As the old saying goes, the devil’s in the details. This holds true for numerous facets of the outdoorsman’s skill set. Paying attention to the little things a person can improve upon will give you an edge when it comes time to hit the ground running in the fall. From checking zeros on rifles to sharpening knives or making sure there are enough replacement blades, the amount and quality of prep work done will play an important part in a hunter’s overall experience when it’s time to head afield.
One area of preparation that needs more forethought, but is just as important, is a hunter’s footwear. It can take months to properly break in a pair of quality hunting boots so starting well before you need them is key. Picking a pair of boots that will not only meet but exceed your expectations is vital. Species hunted, terrain expected, and personal preference should be taken into account before a hunter pulls the trigger on a new set. Just like most hunting gear categories, there is almost an overwhelming amount of options to choose from.
Mountain hunting boots are generally stiffer and consequently harder to break in than a lightweight hiker. The ankle support they provide comes at a cost when they are first pulled out of a box and slipped on for the first time but once broken in they provide valuable reinforcement to feet and ankles for those steep, rocky sidehills that are sure to be encountered. Early season lightweight boots tend to be more forgiving than their more heavily built counterparts but fill a much-needed role when the conditions are milder and less demanding. These types of boots are tailor-made for warmer weather and shorter hunts where speed and stealth play more of a part than durability and ankle reinforcement (think elk hunting versus antelope hunting).
When needed, I retire a pair of boots after hunting season comes to a close and start shopping around immediately thereafter to give myself and my feet plenty of time to get used to a new pair. As an example, I have a pair of heavily reinforced mountain hunting boots I started to break in last March for a Dall sheep hunt in August, putting numerous miles on them in Montana before heading North.
Once you have chosen a pair of boots that will work for your anticipated outings, it’s time to take them for a walk. Oil them up with a quality leather conditioner of your choice, this will help protect your investment and add life to the uppers as well as make them more pliable. Keep in mind, part of the break-in process is getting your feet used to the boots as well. It takes time to toughen up parts of your feet that aren’t used to the intricacies of a unique boot. Starting with forgiving terrain and short hikes is important to keep tabs on how your feet are reacting to the new footwear for the first few miles of use.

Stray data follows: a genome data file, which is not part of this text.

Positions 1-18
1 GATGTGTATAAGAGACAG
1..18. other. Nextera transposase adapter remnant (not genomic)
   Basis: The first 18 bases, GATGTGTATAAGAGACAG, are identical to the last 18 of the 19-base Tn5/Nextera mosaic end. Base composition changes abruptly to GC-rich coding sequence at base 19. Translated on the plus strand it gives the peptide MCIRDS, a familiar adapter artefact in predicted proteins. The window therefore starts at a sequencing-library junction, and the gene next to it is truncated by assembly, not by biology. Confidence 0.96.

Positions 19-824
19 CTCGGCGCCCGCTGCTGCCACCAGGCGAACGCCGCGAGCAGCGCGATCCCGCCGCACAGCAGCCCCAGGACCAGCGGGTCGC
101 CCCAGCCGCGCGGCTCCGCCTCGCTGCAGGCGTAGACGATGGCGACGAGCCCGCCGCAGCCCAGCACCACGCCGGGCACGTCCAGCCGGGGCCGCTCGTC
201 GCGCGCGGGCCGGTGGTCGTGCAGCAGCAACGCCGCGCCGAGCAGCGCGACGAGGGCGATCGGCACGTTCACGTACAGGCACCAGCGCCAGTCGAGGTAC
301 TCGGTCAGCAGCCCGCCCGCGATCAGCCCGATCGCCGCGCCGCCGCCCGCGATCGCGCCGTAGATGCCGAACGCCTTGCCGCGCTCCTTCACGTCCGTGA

Patience is a key factor in starting the break-in process. Pay attention to any hot spots that are starting on your feet, if left unchecked, these turn into nasty blisters that will put you out of commission for a while. Trying to tough out foot discomfort is a recipe for disappointment and will lead to more trouble than it’s worth. Having a couple of items for foot care along such as clear surgeon’s tape or waterproof cushioning tape will help with any problems that develop as you walk. If you feel a hot or raw spot, stop and put some tape on it as soon as possible to prevent it from worsening into a blister.
If your boot uppers are made of leather, continue to use conditioner on them as needed, after all the hassle of getting a hunting boot comfortable, it would be a shame to have to send them down the road because the leather is deteriorating. Waterproofing compounds will help protect and extend boot life as well. Moisture is the enemy of leather but drying boots fully then re-treating them with conditioner and waterproofing agents can add years to a pair of boots’ life. If the leather is treated with care, the tread will wear out first, leaving you with the option of buying a new pair or perhaps getting the old ones resoled if applicable.
Don’t wait, take inventory of your footwear, do some research and shopping around, buy the best boot you can afford and put some miles on in the spring and summer. With some forethought and planning, that new pair of boots can be turned into tried and true tools for hitting the sticks when hunting season finally rolls around.